Name

link — make a new name for a file

Synopsis

#include <unistd.h>
int link( const char *oldpath,
  const char *newpath);
 

DESCRIPTION

link() creates a new link (also known as a hard link) to an existing file.

If newpath exists it will not be overwritten.

This new name may be used exactly as the old one for any operation; both names refer to the same file (and so have the same permissions and ownership) and it is impossible to tell which name was the "original".

RETURN VALUE

On success, zero is returned. On error, −1 is returned, and errno is set appropriately.

ERRORS

EACCES

Write access to the directory containing newpath is denied, or search permission is denied for one of the directories in the path prefix of oldpath or newpath. (See also path_resolution(7).)

EDQUOT

The user's quota of disk blocks on the file system has been exhausted.

EEXIST

newpath already exists.

EFAULT

oldpath or newpath points outside your accessible address space.

EIO

An I/O error occurred.

ELOOP

Too many symbolic links were encountered in resolving oldpath or newpath.

EMLINK

The file referred to by oldpath already has the maximum number of links to it.

ENAMETOOLONG

oldpath or newpath was too long.

ENOENT

A directory component in oldpath or newpath does not exist or is a dangling symbolic link.

ENOMEM

Insufficient kernel memory was available.

ENOSPC

The device containing the file has no room for the new directory entry.

ENOTDIR

A component used as a directory in oldpath or newpath is not, in fact, a directory.

EPERM

oldpath is a directory.

EPERM

The file system containing oldpath and newpath does not support the creation of hard links.

EPERM (since Linux 3.6)

The caller does not have permission to create a hard link to this file (see the description of /proc/sys/fs/protected_hardlink in proc(5)).

EROFS

The file is on a read-only file system.

EXDEV

oldpath and newpath are not on the same mounted file system. (Linux permits a file system to be mounted at multiple points, but link() does not work across different mount points, even if the same file system is mounted on both.)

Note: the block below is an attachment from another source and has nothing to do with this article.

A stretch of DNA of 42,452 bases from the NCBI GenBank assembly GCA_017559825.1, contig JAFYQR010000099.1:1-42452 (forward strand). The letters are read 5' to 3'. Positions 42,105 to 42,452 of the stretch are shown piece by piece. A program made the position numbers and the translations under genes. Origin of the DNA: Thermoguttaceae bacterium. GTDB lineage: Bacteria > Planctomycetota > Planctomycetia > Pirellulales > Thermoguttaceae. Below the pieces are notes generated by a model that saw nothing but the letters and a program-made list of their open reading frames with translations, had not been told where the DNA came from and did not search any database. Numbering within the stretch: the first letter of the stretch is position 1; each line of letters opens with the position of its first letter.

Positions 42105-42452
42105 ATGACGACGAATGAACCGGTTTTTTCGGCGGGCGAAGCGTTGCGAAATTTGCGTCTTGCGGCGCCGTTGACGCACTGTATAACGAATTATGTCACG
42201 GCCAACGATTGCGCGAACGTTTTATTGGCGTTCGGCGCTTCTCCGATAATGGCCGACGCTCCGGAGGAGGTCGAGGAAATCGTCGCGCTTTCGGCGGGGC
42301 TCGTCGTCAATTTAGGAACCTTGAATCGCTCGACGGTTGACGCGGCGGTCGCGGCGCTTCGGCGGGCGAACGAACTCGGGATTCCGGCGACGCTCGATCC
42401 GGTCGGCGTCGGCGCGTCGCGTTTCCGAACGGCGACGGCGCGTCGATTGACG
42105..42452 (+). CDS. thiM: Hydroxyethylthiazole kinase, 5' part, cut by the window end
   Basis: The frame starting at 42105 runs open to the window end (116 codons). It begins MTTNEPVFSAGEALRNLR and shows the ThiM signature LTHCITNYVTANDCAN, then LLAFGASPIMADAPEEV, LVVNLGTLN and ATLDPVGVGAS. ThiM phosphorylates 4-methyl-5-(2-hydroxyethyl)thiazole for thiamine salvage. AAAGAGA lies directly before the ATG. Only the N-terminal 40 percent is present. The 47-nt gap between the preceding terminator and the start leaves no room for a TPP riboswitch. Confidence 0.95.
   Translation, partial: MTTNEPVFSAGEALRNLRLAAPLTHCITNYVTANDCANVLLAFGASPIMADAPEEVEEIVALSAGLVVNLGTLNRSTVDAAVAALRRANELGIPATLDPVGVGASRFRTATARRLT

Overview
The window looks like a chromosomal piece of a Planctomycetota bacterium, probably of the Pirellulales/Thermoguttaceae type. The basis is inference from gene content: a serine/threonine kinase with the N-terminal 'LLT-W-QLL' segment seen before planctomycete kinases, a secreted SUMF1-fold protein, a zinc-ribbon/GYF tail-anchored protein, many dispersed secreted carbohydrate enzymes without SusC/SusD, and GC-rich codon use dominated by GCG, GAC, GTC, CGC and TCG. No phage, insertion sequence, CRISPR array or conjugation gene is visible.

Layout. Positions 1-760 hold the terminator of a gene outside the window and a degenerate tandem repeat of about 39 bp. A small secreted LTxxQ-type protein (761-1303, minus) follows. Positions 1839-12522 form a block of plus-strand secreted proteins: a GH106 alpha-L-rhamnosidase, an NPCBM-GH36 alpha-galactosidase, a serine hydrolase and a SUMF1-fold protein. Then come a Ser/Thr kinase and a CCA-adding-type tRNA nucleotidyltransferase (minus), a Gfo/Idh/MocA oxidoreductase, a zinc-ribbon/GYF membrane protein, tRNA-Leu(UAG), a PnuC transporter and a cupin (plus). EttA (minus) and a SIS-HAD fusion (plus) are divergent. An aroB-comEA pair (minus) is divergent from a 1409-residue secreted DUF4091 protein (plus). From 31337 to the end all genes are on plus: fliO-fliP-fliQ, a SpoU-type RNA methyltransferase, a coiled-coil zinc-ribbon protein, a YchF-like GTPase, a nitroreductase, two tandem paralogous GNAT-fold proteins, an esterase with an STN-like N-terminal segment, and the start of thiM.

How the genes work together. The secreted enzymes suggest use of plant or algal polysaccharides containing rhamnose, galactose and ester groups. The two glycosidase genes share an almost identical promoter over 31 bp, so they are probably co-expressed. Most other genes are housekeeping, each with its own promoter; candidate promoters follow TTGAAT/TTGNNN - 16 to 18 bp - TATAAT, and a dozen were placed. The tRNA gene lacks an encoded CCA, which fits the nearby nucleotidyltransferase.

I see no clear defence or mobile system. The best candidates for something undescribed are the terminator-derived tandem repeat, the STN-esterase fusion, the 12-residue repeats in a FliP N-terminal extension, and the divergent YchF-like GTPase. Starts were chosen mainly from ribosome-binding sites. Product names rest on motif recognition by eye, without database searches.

CONFORMING TO

SVr4, 4.3BSD, POSIX.1-2001 (but see NOTES).

NOTES

Hard links, as created by link(), cannot span file systems. Use symlink(2) if this is required.

POSIX.1-2001 says that link() should dereference oldpath if it is a symbolic link. However, since kernel 2.0, Linux does not do so: if oldpath is a symbolic link, then newpath is created as a (hard) link to the same symbolic link file (i.e., newpath becomes a symbolic link to the same file that oldpath refers to). Some other implementations behave in the same manner as Linux. POSIX.1-2008 changes the specification of link(), making it implementation-dependent whether or not oldpath is dereferenced if it is a symbolic link. For precise control over the treatment of symbolic links when creating a link, see linkat(2).

BUGS

On NFS file systems, the return code may be wrong in case the NFS server performs the link creation and dies before it can say so. Use stat(2) to find out if the link got created.

SEE ALSO

ln(1), linkat(2), open(2), rename(2), stat(2), symlink(2), unlink(2), path_resolution(7), symlink(7)

COLOPHON

This page is part of release 3.52 of the Linux man-pages project. A description of the project, and information about reporting bugs, can be found at http://www.kernel.org/doc/man−pages/.


  This manpage is Copyright (C) 1992 Drew Eckhardt;
            and Copyright (C) 1993 Michael Haardt, Ian Jackson.

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Modified 1993-07-23 by Rik Faith <faithcs.unc.edu>
Modified 1994-08-21 by Michael Haardt
Modified 2004-06-23 by Michael Kerrisk <mtk.manpagesgmail.com>
Modified 2005-04-04, as per suggestion by Michael Hardt for rename.2